Two Minds about Scuttle!
For today’s review, Dan Thurot was tasked with looking at a kid’s game — Scuttle!, an adventure of piratical treasure-hoarding — while unfortunately not possessing any kids of the proper age. His daughter can count to twenty, but even simple arithmetic is a little out of reach. In order to determine whether this is the Best Game For Kids, he has enlisted Brock Poulsen, who owns as many as THREE TIMES the number of children. You can handle that math on your own.
Dan: Hoo boy, we need an intro. How do we introduce a game that’s just… there?
Brock: Pirates, am I right?
Dan: Yeah, okay. Run with it.
Brock: It seems these days you can’t throw a cursed Spanish doubloon without hitting something pirate-related.
Dan: Yes. The last time I threw a cursed Spanish doubloon that’s exactly what happened, but I think that might have been the specific nature of its curse.
Brock: Disney is in on the act, with both live action swashbucklers and family-friendly animated ones. The gaming world, too, is lousy with them, from Asmodee to Z-Man, from RPGs to miniatures. Our fascination with pirates knows no bounds, and it is only this fascination that I can blame for the existence of Scuttle!
Dan: Harsh. But fair?
The big issue with Scuttle! is also pretty much its strength. And that’s the sort of thing you never want to hear. Because Scuttle! is so so so so simple. Draw a card or play one. That’s it.
Brock: Well, it’s also quite lovely. The art by Kelly Jo resembles a watercolor children’s book; each card has a clever go at a familiar trope of pirate life. Cards have multiple uses, and the iconography is straightforward enough.
Dan: Wait, now I’m the negative one? I can compliment it too. It’s, uh, in a box.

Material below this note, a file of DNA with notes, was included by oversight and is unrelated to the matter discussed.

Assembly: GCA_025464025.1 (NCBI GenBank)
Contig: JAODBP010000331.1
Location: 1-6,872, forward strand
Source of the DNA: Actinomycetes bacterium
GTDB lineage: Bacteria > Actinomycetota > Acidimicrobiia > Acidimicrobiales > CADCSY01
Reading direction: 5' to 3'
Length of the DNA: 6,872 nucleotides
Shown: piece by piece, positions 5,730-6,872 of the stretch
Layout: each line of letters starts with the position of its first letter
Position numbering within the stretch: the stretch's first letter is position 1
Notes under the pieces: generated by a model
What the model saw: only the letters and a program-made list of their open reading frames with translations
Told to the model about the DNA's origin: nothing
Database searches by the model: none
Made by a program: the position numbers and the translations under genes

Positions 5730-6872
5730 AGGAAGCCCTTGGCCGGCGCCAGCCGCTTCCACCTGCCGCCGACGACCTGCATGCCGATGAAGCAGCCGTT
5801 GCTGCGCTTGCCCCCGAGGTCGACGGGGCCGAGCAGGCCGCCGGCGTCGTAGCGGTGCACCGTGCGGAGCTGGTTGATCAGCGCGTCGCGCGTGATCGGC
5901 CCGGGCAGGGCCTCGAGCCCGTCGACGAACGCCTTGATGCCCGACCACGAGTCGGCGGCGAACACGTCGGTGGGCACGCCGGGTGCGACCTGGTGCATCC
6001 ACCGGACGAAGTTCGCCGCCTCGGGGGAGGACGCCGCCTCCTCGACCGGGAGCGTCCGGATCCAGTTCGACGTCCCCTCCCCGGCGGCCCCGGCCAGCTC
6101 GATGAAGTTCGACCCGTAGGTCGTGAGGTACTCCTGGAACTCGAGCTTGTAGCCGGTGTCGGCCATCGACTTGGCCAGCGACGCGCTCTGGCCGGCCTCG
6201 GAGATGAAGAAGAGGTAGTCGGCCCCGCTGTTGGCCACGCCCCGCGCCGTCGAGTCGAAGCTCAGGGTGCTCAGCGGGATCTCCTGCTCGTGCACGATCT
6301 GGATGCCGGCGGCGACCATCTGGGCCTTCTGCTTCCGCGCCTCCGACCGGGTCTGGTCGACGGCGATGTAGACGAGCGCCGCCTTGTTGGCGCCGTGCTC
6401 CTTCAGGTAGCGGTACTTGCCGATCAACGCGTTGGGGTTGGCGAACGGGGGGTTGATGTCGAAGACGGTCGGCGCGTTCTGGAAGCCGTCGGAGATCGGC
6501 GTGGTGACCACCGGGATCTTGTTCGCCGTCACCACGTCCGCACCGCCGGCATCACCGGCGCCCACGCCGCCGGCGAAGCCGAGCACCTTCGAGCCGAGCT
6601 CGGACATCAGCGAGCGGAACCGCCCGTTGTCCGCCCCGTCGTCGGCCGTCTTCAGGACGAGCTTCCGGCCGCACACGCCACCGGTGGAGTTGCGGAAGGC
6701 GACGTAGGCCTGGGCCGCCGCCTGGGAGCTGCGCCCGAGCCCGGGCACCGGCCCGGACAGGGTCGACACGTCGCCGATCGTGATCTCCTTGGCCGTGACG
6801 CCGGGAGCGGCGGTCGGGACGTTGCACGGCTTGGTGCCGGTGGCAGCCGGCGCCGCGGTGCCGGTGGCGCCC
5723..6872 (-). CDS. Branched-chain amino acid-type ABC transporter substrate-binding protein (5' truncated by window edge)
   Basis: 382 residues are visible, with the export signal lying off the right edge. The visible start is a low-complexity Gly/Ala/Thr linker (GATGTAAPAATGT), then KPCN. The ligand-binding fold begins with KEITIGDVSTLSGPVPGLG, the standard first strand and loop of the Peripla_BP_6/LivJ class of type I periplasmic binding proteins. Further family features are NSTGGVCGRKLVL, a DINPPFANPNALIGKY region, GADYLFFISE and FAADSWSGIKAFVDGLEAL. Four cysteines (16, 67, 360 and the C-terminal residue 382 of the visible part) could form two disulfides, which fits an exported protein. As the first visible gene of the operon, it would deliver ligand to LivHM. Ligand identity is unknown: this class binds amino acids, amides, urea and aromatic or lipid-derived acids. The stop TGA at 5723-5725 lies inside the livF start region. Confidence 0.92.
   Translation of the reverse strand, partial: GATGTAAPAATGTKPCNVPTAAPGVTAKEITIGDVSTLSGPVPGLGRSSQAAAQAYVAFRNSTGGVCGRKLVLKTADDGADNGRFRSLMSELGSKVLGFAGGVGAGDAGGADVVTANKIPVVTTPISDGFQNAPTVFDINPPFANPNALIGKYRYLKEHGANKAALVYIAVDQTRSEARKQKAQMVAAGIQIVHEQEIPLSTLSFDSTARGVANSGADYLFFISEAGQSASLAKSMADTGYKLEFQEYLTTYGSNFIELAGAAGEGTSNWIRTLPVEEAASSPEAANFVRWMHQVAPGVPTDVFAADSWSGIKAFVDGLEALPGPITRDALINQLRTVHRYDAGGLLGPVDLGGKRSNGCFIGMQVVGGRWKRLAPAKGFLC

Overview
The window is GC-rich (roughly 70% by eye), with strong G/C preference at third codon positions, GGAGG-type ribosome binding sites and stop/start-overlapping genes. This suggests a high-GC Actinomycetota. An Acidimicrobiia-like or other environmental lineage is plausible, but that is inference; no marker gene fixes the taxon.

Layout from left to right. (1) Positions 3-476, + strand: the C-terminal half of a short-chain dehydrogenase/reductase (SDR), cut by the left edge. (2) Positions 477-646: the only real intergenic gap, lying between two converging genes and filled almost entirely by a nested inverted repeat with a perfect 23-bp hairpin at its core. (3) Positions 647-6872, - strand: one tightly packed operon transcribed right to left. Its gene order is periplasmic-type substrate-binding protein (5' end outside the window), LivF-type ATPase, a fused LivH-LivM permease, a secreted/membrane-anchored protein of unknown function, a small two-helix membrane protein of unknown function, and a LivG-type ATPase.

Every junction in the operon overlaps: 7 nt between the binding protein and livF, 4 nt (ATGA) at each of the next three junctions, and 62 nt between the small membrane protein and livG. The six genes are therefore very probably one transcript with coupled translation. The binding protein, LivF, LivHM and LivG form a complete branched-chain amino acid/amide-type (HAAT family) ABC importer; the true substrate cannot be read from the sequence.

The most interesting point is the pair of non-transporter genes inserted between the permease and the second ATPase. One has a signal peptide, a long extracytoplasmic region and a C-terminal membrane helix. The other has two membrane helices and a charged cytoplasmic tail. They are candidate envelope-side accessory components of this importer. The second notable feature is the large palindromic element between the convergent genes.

Brock: Worry not, Dan. I just heard a shout of “negativity, ho!” from the crow’s nest. As a game, Scuttle! simply isn’t much of one. My first game was over right around the middle of the second round. The goal – whether with a teammate or on one’s own – is to amass treasure, being the first to meet or exceed a target number. There are other cards that can mess with your opponents, but for the most part you’re relying on drawing enough treasure cards.
Dan: That’s also been my experience. Which is perhaps the curse of the… oh, whatever. I like games with multi-use cards. Love ’em, in fact.
Brock: They’re among life’s greatest pleasures.
Dan: That’s probably one of my favorite things to see in a game. But here, while you can lay out cards that protect your treasures or steal something or give you a raging case of scurvy, there’s not usually much of a point. Better to just pummel your opponent with a bunch of high-value treasures and yo-ho-ho.
How’s the solo game, by the way? I never played it.
Brock: When I played my first solo game, it felt like quite a challenge to keep up with the Robot Pirate (the game’s included solo opponent). When it defeated me, reaching 21 treasures to my own 8, I thought, “Maybe the solo game is the superior one, with some challenge and strategy.” I set it up again and promptly thrashed the Robot by a score of 27 to 6 in three rounds. So, hm. Is it better or not? I’ll play another. Okay, 26 to 3 in my favor. Perhaps this robot is not the merciless automaton I initially suspected.
Dan: I will say that I enjoyed it more with four than with two or three. Then you’re playing as a team, and vaguely playing off one another’s hands to accumulate a larger quantity of plunder. But that’s about it. It’s akin to saying I prefer walking the plank to being keelhauled. Which is technically accurate.
Brock: It’s no improvement, really. And before you try to invoke the right of parley, my kids didn’t take to Scuttle! any more than I did. It seems like a bit too much math for kids young enough to be entertained by the silliness of it, and even my six-year-old very quickly abandoned me for other distractions.
I can’t recommend Scuttle!, either for playing with kids or solitaire. Why’s the rum gone? More like, where’s the fun gone? Right?
Dan: Isn’t that a punchline from one of those newfangled full-color movies? Eh, I dunno. Let’s use this one as grapeshot.